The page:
I thought that I couldn’t go back to university because Student Finance England calculate funding as: Years of Course + Spare Year – Years of Previous study, leaving any potential university asking for £9000 up front because I wasn’t eligible for loans in Year 1.
Eventually, after much convincing, I looked at Nursing & Allied Health – some of the few degrees that did allow funding despite previous study and settled on BSc (Hons) Children’s Nursing. This course rapidly became a poor fit for me – I was successful and received good grades and placement feedback, but I did not enjoy my placements. I realised I was living for school placements and WP work. I knew I had made a mistake and I transferred for my final year to The Open University where I studied one module from Childhood & Youth and one module from Primary Education to leave with a BSc (Hons) Open degree. I will go on to teacher training locally through School Direct (Primary) in September.
I’m proud of my degree, and I’m proud that despite every hurdle thrown my way, I graduate this week. So, I’m a student that went to university and then dropped out after year 2 and had 2 year’s debt, what did that deliver for my social mobility? Everything. In fact, I came back fighting. It’s not about completing high quality academically rigorous courses that lead to graduate jobs, it’s about the skills, experience, confidence and aspirations that I have developed along the way. It’s about the sheer determination to get to the end and sit behind a laptop I bought for myself, telling the Universities Minister that it is most definitely about groups. We have so much we can offer, for example, by diversifying the white middle class image of teaching. If your mum cleans the school toilets you 100% can be a teacher – maybe one day even the Headteacher.
Please, I urge you, don’t forget about me, or the thousands of other young people who share my wobbly pathway to success. Instead, please look to raising our aspirations and helping us stay in university long enough to reach them.
Things I believe could help:
- I agree, more flexible and part time routes are ideal but please do not blur the lines here. Part time often means evening classes – this is not flexible. We don’t all work 9-5 (as most critical workers will tell you).
- Flexible courses need more financial support. I was lucky that my partner supported me this year to complete my Open University modules and cut back on work, but the reality is many are simply working double time – with no maintenance loans and no entitlement to childcare.
- Unlike most disadvantaged students, I agree that a university education should cost. So, we probably have that in common. However, when it costs so much that repeating a year becomes unimaginable or access to loans to cover these costs is capped by previous study, you leave people who wish to change career, or who made a poor course/university choices at 18 locked out of the system, with few ways of being able to afford to pay themselves back in. Imagine if we were all held fully accountable for every decision made at 18 in this way.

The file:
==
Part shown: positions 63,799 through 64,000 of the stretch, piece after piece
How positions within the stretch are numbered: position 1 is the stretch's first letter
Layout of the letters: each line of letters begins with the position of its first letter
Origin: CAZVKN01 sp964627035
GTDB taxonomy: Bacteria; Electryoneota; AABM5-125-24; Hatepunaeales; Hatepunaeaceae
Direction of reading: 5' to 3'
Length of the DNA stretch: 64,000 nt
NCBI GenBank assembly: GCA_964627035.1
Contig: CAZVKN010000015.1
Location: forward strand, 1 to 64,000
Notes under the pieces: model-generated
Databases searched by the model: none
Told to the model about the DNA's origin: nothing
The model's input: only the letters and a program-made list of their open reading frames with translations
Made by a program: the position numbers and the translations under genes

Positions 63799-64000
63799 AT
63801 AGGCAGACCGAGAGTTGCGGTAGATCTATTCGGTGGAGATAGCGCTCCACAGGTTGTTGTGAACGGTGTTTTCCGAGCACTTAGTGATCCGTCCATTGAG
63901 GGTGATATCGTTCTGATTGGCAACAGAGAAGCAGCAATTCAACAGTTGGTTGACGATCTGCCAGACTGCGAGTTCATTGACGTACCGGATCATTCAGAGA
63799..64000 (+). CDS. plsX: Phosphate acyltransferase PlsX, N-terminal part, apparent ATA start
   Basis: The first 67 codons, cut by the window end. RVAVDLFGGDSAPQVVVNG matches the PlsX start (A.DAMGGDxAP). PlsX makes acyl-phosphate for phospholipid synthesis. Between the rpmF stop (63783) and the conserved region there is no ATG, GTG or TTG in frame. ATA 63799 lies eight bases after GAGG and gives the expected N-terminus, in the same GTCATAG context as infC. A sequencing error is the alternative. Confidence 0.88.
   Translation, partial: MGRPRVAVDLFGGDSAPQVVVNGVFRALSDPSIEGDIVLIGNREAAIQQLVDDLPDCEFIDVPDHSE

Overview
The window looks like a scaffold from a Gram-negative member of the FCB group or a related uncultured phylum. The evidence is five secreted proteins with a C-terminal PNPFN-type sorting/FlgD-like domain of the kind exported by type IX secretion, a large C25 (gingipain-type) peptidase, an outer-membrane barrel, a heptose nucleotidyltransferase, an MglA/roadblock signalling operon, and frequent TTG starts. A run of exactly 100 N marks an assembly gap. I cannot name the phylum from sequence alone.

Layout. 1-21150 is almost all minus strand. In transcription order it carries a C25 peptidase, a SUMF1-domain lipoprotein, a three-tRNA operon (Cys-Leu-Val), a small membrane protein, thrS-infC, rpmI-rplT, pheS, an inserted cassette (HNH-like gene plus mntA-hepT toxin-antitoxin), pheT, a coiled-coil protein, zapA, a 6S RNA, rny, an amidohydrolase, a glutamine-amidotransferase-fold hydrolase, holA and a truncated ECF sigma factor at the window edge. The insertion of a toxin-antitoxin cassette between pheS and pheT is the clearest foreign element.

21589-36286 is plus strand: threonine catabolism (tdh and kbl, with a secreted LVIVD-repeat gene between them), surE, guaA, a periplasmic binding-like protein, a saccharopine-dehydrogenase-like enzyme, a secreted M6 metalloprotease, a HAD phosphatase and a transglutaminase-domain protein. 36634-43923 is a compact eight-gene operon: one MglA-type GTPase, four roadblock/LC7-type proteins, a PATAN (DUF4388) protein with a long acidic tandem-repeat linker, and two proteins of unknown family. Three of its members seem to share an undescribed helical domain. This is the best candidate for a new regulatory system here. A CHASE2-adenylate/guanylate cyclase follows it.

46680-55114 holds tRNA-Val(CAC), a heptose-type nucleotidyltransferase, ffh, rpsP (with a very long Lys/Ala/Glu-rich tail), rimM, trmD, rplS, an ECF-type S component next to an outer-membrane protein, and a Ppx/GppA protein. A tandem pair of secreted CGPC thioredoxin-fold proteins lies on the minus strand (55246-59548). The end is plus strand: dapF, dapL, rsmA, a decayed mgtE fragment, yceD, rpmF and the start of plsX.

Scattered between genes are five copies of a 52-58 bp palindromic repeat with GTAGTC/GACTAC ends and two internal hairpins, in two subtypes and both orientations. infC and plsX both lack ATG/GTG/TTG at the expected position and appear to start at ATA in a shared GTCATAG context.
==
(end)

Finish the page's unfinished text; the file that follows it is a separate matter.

- You spoke of the 20% attainment gap between black and white students. Academic support, anonymised marking, and listening to black voices on this matter is so important – I direct you here to the work of the awe inspiring Hayley Mulenda – a student who returned to university after dropping out due to mental ill health a few years ago. She’s written a book and continues to present motivational talks about her journey.
- Support is needed for those struggling with estrangement or leaving the care system. Extending financial support coming from universities to support summer accommodation for care leavers and funds for students experiencing unexpected hardship are vital. Estrangement is particularly forgotten by many HE providers and the work of the Stand Alone Pledge needs wider coverage.
- Continuing with WP programmes, and expanding programmes such as Primary Futures exposing minority groups to both university and a wealth of other career choices (because “You can’t be what you can’t see”).
- Improving student mental health services and continuing to work on expanding health transition services beyond the age of 18. For many the shift to university is a challenging time made worse by poor transition to adult health/mental health services or lack of access to these services at a time of acute change and stress. I witnessed this first-hand on my nursing course. One big indicator that a student is struggling is often a change in their engagement and attendance. I cannot understand why, when universities so often record this data, it is used to penalise rather than support the student in question. How many lives and futures could be saved if we saw this as a point of support rather than ruling someone unfit for academic success?
- Consulting with students to explore the challenges contributing to low retention numbers rather than assuming we drop out because university was a poor choice for us. I believe there’s a lot to be learnt from consulting, particularly with non-traditional students and those who have prematurely left higher education.
University is so much more than my degree, and it will always be so much more than my pay cheque. It’s at the very least, developing the confidence to write to an MP and champion that same chance for every other little bright spark sat without central heating, eating beans on toast for the third night running, who wrongly believes only the privileged go to university.
I will always continue to raise aspirations and champion opportunities for those groups less likely to pursue higher education, because in the wise words of Teach First: “Where you come from shouldn’t affect where you’re going”.